My son's 1st. grade teacher wanted to advance him to 3rd. grade because he was reading, writing, doing math at that level, but i refused because socially he was not ready. Never regreted it.

Sidthe Sidthe

@MomLily67 as far as I know the girl has already graduated high school. At least that's what the other article I read said. At 2 years old the girl was reading at an 8th grade level!


Academically she's a genius but to be completely honest she's probably going to end up socially handicapped. A lot like Sheldon off of Big Bang Theory or even worse possibly.

femal... femaleMIKE

What's wrong with pushing children to excel at their passion.

Eques... EquestrianMom

I tested very high as a child, but I am not an acedemically gifted person. I have a high IQ, yes, I am smart, but I am very good with my hands, with music, with art. But I was forever hearing "WHy is she failing in math? She's so smart!" but math makes no sense to me unless it is applied math. Theoretical math has no meaning, and I can't make sense of it. 


 End result? I thought I was stupid for years, because no matter how hard I tried I was behind in normal subjects, excelling in art, music, choir, and shop. Imagine if my parents had decided not to pressure me into being a math or english whiz, where I may have gone? High IQ does not mean academics. Parents and teachers need to recognize that.

femal... femaleMIKE

True eqestrian mom

nonmember avatar Anon

A child who is that exceptional cannot be forced onto a "normal" path either. If you had a very bright child you'd understand. My kid hasn't had an IQ test, but at 4 she was years ahead of her "peers" despite not having any unique learning opportunities. I got so much push-back about putting her in KG at age 4. Like it's better for her to go to KG after her reading level exceeds that of some teachers? Come on. Holding a child back is no favor. However, I have no idea how MENSA would benefit a child. I was invited to apply to MENSA but I threw the invite into the garbage. If my kid did enter MENSA for some reason, I wouldn't publicize it.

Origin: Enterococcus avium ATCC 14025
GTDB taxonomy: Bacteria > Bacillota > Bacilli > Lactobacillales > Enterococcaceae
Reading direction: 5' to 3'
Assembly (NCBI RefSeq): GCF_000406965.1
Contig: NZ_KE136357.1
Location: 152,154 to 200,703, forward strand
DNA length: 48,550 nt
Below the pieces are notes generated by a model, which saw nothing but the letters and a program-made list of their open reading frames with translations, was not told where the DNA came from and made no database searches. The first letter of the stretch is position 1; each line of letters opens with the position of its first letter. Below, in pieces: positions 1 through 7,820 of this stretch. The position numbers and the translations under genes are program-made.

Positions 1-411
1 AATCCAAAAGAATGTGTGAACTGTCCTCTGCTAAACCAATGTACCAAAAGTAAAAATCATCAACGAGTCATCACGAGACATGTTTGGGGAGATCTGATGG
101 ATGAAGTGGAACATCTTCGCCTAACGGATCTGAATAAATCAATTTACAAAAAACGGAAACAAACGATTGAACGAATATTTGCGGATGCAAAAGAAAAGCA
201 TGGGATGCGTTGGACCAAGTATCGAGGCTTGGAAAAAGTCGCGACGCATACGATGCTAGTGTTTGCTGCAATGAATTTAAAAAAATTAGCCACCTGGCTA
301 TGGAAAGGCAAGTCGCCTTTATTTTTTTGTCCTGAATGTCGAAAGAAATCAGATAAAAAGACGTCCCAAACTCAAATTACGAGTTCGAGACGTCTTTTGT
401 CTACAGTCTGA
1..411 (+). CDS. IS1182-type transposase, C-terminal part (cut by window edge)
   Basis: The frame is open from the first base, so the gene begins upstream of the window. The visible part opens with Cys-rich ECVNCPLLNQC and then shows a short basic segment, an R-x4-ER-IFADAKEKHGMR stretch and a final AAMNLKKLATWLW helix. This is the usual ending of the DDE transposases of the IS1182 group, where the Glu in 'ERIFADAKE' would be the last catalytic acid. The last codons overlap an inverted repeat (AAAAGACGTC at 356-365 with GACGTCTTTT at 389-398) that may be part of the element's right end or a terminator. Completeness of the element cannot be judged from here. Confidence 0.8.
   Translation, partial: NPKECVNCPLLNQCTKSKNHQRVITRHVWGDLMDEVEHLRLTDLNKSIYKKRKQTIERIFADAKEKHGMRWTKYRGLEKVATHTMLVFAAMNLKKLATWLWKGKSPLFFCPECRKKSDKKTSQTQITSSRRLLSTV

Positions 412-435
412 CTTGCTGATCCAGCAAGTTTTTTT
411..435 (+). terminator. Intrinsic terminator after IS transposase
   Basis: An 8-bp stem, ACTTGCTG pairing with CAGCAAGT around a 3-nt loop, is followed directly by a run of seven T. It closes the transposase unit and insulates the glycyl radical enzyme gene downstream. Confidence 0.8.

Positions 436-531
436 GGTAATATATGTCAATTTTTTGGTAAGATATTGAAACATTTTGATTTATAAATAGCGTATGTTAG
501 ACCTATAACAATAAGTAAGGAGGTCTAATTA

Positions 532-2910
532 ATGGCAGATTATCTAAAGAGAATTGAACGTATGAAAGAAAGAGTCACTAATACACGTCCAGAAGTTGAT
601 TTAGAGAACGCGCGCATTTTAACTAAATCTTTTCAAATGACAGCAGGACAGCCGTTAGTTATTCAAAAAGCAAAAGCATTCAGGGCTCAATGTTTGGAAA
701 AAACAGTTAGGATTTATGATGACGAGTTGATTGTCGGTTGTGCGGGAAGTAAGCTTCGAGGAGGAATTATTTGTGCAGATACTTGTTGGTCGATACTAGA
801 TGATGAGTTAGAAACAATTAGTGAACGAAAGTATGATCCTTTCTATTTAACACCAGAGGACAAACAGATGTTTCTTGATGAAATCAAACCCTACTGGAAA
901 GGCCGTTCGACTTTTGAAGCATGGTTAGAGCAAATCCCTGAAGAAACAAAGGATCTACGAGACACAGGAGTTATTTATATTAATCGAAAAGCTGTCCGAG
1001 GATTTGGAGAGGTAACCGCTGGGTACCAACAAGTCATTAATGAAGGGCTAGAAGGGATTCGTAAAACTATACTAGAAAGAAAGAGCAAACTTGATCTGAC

nonmember avatar Michelle

Equestrian mom hit the nail on the head. High IQ does not necessarily equal high "intelligence" as it is typically referenced. I have no problem with parents allowing their children to be "pushed" when it comes to academics...I was one of those kids. I THRIVED on being in the advanced classes and being challenged, but would I put my daughter in that type of environment unless she truly wanted to be there? Absolutely not! For the sake of this little girl, I hope they allow her to just BE FOUR YEARS OLD. Yeesh! So she can read at an 8th greade level. Great! That doesn't mean she has the social skills that allow her to succeed in that age group.

JAFE JAFE

When my son was very young he got tested to be moved up grades. He could read going into Kindergarten. His IQ was VERY high. They wanted me to move him up 3 grades which would have put him one grade under his brother who was 3 years older. He would have been 6 in 3rd grade. I declined and my husband and I never told anyone. Emotionally I felt he needed to be with peers his own age who he would be in Sunday School and Cub Scouts with. I wanted him to feel normal in everything he did. If he were 3 grades above everyone, he'd never know his own peer group. Everything goes by age and not grade. I'm happy with my decision. Not everything in life is a race or "my kid's smarter than yours". Sometimes you have to do what's best for you child and not what makes you feel best.

Akash... AkashaGermaine

There is nothing wrong with pushing children to excel, femaleMike, as long as it truly is THEIR passion. My daughter is two grade levels ahead of her classmates, but socially she is right on par. Her passion is Ballet, and I support that, as long as she keeps her grades up.